When Cheryl Schulke is working, few things can distract her—not even slicing open her finger, which she has done twice. “The first time, I rushed to the ER, but the second time, I just taped it back together and kept going.” The reason for that dedication is Stash Co., Schulke’s line of handcrafted leather bags and other goods, which she produces out of a century-old former mattress factory in Sealy, near the German community of Cat Spring, where she was raised. “When you are in the middle of nowhere, you have plenty of time to daydream,” she says.
Before settling in Texas, in 1997, designer (and California native) Kathie Sever worked on a cattle ranch in Montana, where she was taken with the style of the local cowboys. “These rugged, macho guys cared about the crisp, starched edges on their jeans. I loved that dichotomy,” she says. “They would dandy it up a little.” That attitude influences Sever today as she produces Fort Lonesome, her line of custom-embroidered Western wear.
The thing we have to overcome is that people think of Lucchese in a one-dimensional way,” says William Zeitz, the creative director and executive vice president of marketing for the El Paso–based company. “The challenge is to shift perception beyond ‘We just do Western boots’ to ‘We craft beautiful leather goods.’ ”
Sneakerheads—the subculture of rabid fans of limited edition athletic shoes—converged on Houston in November for the H-Town Sneaker Summit. Famous artists/rappers/etc design their own sneakers, released in small batches, and the shoes quickly become collectors items.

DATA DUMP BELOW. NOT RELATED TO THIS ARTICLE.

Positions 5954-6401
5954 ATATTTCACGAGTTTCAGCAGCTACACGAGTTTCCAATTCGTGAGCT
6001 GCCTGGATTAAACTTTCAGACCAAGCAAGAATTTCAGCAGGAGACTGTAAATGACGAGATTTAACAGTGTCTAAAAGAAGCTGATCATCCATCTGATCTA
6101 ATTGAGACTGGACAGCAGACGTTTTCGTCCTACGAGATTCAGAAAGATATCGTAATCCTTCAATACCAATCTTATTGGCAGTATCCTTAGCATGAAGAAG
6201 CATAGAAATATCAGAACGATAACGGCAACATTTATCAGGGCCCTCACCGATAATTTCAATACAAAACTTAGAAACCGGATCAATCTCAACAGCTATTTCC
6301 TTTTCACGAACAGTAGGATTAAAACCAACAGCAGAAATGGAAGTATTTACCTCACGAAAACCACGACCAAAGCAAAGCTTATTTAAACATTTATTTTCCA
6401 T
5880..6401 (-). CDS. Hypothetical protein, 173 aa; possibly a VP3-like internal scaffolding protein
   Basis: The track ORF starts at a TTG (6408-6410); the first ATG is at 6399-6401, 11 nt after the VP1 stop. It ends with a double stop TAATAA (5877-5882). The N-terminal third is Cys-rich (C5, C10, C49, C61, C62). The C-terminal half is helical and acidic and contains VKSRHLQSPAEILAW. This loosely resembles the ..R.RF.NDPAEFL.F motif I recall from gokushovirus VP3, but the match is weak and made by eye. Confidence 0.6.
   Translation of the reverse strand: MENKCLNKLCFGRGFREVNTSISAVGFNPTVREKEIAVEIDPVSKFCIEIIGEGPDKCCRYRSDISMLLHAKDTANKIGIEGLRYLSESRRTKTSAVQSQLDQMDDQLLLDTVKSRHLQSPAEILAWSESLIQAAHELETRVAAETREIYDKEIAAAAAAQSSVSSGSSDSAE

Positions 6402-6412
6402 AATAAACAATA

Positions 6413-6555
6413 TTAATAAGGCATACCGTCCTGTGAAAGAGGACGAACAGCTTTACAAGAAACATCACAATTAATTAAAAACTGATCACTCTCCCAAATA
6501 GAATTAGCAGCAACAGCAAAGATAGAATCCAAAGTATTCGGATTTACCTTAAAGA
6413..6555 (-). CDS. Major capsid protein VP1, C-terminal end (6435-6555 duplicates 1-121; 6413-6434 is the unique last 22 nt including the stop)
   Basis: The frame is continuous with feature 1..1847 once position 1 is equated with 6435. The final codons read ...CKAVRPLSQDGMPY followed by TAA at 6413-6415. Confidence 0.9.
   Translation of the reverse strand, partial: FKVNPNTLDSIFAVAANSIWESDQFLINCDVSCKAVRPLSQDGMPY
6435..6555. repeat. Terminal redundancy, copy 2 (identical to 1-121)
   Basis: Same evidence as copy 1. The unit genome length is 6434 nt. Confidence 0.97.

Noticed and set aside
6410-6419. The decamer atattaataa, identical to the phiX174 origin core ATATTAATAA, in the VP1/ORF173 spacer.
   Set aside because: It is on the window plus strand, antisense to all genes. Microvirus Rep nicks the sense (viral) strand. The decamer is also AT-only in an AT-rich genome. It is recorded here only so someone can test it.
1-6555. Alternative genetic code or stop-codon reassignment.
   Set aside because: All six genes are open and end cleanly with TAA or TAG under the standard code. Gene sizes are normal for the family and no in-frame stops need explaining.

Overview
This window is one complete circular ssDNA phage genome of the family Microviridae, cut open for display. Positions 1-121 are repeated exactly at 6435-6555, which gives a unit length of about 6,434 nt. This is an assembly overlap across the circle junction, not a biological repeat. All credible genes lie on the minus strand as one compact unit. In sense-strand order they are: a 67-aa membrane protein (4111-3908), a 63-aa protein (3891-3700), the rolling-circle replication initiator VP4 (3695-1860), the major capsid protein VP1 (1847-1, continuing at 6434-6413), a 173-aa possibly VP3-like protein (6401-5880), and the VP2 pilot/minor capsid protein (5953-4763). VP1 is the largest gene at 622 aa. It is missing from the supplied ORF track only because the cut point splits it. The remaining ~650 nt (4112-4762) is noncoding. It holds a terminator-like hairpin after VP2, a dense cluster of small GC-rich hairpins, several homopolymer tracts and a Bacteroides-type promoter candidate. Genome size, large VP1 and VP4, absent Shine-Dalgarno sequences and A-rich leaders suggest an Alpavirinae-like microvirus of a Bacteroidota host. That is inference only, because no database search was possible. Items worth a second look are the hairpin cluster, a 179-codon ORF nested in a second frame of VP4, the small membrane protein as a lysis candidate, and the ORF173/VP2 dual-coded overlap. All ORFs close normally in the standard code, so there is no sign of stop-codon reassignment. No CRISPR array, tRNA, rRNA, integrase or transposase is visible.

Abundant and sturdy, leather has long been associated with the style vocabulary of cattle country: think of all those hand-tooled saddles, chaps, and gun holsters used by cowboys past. Now a new generation of Texas designers is taking the material off the range and giving it a modern spin, applying a low-tech, hands-on approach to produce sophisticated accessories that still bear a hint of rusticity. Of course, one thing will always remain the same: the more worn-in the leather gets, the better it looks.
There’s no article of clothing more American than blue jeans. Initially an inexpensive garment created for factory workers (and soon embraced by cowboys), the “waist overall” is now a universal wardrobe staple that can easily cost two or three hundred bucks.